Psoriatic Arthritis develops among people who have previously suffered from Psoriasis. In a limited number of cases, it can develop without the skin abnormality affecting children and adults of all ages. It is a chronic inflammatory disease that affects the skin, joints, tendons, and vital ligaments in the body. There is no cure for the condition, and at best, its symptoms can be managed to improve the quality of life.
Causes and risk factors
Psoriatic Arthritis causes the body’s own defense to attack the skin and joints. There are no known causes for this yet. Doctors often attribute the triggers to changes in genetic structure and the surrounding environment. Below are a number of risk factors that can trigger its symptoms.
- It is common among older adults between the ages of 30 and 50
- Risk is high with a family history of the condition
- Having a strep throat infection increases the risk
- Suffering from Psoriasis can trigger Psoriatic Arthritis
Psoriatic Arthritis is easy to identify as there are several visual indicators of this condition.
- Swelling: Swollen joints, fingers, and toes are among the first signs. Swelling results in tenderness among the joints. As the discomfort worsens, one also experiences muscle and tendon pain due to inflammation.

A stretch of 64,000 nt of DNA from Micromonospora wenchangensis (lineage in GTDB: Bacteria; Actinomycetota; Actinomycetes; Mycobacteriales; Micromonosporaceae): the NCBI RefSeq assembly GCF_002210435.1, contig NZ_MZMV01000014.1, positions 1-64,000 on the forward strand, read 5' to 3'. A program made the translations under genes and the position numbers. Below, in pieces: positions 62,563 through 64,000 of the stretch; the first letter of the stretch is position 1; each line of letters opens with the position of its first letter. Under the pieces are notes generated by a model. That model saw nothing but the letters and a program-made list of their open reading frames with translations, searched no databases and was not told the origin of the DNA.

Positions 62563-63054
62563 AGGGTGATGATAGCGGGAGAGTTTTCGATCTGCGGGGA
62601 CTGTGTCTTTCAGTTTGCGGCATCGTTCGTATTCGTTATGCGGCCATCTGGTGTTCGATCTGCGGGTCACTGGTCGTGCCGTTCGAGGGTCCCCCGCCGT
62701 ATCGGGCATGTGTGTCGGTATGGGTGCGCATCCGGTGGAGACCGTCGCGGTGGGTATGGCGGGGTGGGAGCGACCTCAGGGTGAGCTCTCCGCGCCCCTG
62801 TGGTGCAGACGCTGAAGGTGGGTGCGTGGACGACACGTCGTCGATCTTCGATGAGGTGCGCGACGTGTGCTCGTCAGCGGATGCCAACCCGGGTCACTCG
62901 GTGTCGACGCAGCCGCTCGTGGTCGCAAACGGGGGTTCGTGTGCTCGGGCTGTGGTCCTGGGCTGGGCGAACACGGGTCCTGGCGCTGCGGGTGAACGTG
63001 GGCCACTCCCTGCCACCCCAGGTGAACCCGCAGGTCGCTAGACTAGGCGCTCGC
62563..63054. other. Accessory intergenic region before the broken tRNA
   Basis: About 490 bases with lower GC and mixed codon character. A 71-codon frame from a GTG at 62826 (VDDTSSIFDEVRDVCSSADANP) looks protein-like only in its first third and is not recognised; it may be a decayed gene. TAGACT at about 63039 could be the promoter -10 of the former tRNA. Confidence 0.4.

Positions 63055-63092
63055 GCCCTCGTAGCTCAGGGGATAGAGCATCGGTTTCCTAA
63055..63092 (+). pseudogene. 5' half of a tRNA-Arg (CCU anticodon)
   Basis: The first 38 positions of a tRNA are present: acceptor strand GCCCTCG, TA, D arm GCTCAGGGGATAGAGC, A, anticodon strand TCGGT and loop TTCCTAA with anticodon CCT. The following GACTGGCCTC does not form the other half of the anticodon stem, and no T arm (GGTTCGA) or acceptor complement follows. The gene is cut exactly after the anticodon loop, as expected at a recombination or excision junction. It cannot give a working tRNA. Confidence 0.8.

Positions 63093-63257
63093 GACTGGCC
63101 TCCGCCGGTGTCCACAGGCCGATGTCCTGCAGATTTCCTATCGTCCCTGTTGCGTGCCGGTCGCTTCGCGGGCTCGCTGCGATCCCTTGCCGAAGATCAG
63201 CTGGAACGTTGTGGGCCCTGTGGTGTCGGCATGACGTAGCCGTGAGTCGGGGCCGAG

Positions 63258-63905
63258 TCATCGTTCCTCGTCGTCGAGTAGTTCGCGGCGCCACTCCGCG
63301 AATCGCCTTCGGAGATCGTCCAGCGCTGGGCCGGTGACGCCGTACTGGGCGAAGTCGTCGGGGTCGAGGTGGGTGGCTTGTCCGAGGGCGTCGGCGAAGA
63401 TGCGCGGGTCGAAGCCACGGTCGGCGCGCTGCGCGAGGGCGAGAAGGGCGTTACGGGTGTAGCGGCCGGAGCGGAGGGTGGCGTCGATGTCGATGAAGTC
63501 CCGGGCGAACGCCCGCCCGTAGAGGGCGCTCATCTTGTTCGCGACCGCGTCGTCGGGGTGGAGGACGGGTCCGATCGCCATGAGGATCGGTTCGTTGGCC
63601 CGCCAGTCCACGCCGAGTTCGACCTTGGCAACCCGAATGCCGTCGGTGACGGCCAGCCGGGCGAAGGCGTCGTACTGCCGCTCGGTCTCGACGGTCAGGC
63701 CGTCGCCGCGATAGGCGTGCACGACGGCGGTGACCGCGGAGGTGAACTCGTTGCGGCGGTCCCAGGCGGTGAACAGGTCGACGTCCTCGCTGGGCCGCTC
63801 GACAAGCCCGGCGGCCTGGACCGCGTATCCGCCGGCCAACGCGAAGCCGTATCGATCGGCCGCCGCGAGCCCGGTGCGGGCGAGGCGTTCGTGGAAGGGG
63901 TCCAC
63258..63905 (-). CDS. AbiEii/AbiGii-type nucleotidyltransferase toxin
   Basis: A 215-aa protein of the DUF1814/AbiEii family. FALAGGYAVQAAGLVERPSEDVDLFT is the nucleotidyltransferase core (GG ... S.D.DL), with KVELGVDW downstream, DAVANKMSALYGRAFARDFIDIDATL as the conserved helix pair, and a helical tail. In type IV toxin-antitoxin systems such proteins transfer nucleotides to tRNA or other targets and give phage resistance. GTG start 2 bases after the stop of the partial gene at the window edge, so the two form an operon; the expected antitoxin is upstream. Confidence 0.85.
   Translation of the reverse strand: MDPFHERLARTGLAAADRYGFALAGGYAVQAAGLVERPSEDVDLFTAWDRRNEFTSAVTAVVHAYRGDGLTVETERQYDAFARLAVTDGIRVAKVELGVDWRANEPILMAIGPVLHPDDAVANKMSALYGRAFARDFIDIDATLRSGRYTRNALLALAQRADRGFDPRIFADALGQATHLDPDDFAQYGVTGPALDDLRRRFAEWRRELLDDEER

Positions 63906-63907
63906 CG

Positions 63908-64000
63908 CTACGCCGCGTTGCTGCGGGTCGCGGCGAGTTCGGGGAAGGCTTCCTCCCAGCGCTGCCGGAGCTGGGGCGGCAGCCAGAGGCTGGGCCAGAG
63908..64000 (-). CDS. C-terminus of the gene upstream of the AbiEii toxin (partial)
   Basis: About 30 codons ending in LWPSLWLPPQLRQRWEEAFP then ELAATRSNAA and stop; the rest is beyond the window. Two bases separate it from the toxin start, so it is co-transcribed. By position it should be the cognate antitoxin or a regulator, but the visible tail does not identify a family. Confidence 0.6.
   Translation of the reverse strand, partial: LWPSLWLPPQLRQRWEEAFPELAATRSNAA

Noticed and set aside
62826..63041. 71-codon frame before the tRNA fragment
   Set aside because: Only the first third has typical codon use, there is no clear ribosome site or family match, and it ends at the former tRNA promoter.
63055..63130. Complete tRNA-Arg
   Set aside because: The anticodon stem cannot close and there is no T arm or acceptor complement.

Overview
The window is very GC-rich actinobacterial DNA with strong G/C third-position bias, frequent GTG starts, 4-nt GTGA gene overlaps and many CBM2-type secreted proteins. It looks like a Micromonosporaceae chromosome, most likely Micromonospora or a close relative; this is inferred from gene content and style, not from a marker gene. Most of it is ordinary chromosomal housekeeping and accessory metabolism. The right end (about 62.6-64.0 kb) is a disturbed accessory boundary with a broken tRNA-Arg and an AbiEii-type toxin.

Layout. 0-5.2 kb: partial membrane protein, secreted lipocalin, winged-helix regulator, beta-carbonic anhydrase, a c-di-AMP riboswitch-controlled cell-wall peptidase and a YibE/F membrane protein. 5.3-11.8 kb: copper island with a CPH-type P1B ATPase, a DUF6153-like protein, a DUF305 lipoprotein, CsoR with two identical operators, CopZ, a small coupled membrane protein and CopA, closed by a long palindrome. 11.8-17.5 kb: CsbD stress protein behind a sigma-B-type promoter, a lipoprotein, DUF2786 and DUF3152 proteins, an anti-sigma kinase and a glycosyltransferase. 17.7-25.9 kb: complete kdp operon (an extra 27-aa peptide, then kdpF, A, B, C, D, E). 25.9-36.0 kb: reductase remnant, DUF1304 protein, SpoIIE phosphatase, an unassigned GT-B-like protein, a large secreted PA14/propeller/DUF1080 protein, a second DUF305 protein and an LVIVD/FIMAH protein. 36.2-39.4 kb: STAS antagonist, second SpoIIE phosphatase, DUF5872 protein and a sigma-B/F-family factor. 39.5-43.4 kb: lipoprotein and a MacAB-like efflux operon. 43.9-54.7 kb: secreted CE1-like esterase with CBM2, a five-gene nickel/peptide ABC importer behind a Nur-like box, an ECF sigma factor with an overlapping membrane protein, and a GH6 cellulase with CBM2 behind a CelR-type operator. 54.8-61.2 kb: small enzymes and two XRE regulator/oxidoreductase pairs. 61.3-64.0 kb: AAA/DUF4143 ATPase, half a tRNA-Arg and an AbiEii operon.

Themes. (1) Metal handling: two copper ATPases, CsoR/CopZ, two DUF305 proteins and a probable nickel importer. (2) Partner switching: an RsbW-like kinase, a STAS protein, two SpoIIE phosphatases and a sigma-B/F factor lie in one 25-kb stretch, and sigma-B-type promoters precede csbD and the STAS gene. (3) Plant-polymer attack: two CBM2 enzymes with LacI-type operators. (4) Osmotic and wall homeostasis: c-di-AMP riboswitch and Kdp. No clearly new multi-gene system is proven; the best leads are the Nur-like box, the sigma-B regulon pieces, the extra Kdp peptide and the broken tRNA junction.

- Fatigue: As the immune system attacks healthy cells and triggers flare-ups, the body undergoes a lot of stress. One can feel zapped out of energy and experience stiffness in the body.
- Changes in physical appearance: Nail pitting and even the nail coming from the finger bed indicates compromised immunity. These changes are also visible on the scalp as the skin becomes dry and flaky. Redness in the eyes and persistent pain due to this symptom is another clear indicator.
- Problems with mobility: Swelling, pain, tenderness, and inflammation around vital joints in the body affect one’s range of motion and mobility.
There is no cure for the condition. Psoriatic Arthritis symptoms can only be managed using a combination of Non-steroidal Anti-inflammatory Drugs (NSAIDs), Disease-Modifying Antirheumatic Drugs (DMARDs), immunosuppressants, biologics, enzyme inhibitors, and steroids as prescribed by a specialist. For severe symptoms, surgery and light therapy are suggested. Light therapy is done to get rid of psoriatic skin plaques that form a crust over the skin.
Changes in diet
Healthy eating helps manage the symptoms and reduces the risk of flare-ups. Popular food choices include a combination of fish, fresh fruits and vegetables, foods cooked in healthy olive oils instead of refined oils, and an assortment of walnuts, pumpkin seeds, and flax seeds. It is also necessary to reduce the consumption of processed products rich in saturated and trans fats, refined sugars, red meats, and refined sugar.